Thirteen days later, Gushue was found and reported safe. Several months later, he left Langdon Hall, then vanished from public life.

Jonathan Gushue

Gushue had it all – a young family and a soaring career. He also had alcoholism. Continue reading

Reading of the Week: A Father Mourns His Son, and More

Note from the Editor

In most Readings of the Week, a paper or essay is selected and then discussed in the commentary.

This week, we try something a bit different: a few pieces are selected and briefly discussed. We can cover more ground this way, and consider some pieces that may not have warranted a “full” Reading, but are still worthy of consideration.

DG

 

Selection 1: “How to Help Save the Mentally Ill From Themselves”

Norman J. Ornstein, The New York Times, 17 November 2015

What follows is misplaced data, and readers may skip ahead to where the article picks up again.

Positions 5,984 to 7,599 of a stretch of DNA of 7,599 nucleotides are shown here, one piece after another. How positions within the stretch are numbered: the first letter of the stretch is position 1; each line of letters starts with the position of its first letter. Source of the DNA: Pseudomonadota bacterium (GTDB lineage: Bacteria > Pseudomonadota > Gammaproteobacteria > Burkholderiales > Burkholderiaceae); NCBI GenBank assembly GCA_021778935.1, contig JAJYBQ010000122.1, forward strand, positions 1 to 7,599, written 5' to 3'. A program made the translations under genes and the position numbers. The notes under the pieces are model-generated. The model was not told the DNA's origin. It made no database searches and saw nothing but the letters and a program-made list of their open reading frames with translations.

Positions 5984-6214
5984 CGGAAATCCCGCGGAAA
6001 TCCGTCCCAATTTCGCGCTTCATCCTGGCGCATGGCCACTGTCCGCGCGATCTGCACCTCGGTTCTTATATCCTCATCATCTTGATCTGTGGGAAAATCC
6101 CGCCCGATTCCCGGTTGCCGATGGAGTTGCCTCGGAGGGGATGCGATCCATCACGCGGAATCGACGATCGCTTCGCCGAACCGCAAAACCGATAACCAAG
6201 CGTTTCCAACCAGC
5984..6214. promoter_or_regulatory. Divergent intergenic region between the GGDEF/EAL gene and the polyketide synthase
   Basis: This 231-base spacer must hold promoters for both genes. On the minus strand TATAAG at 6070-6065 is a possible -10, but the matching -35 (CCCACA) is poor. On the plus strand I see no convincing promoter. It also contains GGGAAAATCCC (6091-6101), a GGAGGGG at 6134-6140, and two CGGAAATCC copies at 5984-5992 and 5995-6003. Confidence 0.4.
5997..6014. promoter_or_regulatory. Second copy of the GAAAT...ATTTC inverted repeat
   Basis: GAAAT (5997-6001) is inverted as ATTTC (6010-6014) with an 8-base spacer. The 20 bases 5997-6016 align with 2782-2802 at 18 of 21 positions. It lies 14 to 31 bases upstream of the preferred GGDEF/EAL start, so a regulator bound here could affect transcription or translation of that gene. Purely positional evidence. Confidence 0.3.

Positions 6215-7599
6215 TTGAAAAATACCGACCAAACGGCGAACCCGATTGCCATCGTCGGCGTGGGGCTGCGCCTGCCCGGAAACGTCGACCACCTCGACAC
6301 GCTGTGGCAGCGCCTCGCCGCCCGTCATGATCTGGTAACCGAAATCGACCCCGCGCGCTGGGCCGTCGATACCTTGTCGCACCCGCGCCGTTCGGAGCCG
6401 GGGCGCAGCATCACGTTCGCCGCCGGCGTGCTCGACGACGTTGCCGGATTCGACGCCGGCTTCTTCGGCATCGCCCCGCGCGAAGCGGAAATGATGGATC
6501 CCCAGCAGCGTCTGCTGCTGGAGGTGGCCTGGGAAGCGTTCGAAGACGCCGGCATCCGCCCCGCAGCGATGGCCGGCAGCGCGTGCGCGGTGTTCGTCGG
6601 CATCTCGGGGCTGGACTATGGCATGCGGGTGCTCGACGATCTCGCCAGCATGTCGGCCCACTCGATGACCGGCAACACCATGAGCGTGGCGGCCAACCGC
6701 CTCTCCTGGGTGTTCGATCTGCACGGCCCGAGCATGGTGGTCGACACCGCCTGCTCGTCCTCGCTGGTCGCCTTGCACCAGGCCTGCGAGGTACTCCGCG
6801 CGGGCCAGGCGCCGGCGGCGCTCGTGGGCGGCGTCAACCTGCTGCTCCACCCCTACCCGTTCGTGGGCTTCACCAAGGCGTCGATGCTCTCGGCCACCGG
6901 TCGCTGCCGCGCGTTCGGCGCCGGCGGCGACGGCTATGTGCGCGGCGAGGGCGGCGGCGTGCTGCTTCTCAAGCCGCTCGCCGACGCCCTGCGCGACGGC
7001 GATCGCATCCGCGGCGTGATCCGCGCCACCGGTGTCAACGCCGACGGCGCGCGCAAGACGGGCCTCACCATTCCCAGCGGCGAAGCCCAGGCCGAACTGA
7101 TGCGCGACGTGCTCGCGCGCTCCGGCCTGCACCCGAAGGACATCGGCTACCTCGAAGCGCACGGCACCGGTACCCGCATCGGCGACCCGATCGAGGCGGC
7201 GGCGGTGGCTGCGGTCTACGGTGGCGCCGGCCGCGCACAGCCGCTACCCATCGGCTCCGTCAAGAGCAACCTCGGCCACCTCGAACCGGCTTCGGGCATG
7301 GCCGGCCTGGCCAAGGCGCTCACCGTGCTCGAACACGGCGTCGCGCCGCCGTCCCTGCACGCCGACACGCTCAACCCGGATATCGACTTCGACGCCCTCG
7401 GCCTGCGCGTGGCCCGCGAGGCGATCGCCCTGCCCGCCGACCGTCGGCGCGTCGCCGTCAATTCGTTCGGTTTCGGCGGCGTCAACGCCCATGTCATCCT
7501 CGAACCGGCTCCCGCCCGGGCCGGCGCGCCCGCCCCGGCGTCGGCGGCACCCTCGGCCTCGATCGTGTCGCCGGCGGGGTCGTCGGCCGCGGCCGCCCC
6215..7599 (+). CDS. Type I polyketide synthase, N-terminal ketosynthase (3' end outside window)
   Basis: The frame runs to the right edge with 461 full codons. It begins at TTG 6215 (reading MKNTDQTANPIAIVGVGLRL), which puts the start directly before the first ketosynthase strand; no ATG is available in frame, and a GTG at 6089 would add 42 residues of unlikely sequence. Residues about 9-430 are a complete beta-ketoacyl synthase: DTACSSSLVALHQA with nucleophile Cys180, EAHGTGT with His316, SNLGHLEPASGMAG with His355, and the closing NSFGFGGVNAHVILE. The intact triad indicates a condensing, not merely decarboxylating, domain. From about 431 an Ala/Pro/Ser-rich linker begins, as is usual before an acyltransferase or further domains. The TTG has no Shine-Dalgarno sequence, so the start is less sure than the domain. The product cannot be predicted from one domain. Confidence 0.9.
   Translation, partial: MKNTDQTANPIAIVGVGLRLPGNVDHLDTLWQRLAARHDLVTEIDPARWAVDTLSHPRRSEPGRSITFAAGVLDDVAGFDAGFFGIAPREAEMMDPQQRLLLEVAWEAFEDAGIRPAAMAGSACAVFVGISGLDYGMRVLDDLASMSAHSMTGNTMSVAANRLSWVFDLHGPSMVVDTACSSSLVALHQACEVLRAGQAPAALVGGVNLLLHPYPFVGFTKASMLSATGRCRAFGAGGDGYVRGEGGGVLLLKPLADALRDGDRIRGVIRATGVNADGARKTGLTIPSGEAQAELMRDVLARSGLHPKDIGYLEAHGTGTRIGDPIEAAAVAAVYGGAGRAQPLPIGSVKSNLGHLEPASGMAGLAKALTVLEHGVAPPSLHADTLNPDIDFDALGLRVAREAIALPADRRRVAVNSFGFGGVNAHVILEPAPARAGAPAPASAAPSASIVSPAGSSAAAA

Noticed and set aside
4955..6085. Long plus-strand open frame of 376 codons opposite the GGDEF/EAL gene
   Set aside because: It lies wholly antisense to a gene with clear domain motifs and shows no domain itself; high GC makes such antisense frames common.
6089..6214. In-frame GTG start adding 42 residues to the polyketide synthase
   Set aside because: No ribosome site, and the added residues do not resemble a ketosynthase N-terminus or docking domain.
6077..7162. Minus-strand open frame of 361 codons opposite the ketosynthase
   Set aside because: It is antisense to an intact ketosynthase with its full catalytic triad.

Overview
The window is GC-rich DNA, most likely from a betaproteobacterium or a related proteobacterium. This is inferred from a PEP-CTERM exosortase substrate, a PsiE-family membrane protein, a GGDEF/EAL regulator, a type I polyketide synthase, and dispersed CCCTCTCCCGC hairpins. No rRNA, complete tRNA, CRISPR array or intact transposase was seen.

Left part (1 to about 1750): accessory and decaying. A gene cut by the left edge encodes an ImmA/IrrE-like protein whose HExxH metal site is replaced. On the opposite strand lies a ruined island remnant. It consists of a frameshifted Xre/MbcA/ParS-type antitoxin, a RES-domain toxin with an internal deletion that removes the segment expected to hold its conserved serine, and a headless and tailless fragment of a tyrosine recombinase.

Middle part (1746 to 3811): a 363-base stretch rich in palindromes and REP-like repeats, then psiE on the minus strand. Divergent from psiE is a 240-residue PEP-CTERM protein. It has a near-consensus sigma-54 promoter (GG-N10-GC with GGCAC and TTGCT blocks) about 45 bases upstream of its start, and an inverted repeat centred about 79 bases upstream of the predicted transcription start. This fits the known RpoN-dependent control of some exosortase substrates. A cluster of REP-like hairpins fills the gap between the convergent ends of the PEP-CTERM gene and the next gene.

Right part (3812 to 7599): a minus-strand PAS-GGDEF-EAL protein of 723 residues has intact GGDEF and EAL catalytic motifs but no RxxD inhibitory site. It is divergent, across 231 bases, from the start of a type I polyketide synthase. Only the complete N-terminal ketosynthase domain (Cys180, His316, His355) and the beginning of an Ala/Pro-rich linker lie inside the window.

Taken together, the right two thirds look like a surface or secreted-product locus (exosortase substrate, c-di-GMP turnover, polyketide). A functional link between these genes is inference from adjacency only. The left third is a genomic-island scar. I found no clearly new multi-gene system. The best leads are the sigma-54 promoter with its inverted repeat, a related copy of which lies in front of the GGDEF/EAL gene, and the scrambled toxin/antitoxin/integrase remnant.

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My older son, Matthew Ornstein, died at age 34 on Jan. 3 from carbon monoxide poisoning. It was accidental — he fell asleep in a tent with a propane lantern — but his death was shaped by a lack of judgment driven by a 10-year struggle with mental illness.

Continue reading

My Globe essay: “Mr. Trudeau: Canada’s mentally ill need a new approach to care” – co-written with Dr. David Goldbloom

With a new government in Ottawa, Dr. David Goldbloom of CAMH and I consider what could be done to help those with mental illness.

Here’s the link for our Globe essay:

http://www.theglobeandmail.com/globe-debate/a-new-approach-to-helping-canadas-mentally-ill/article27629866/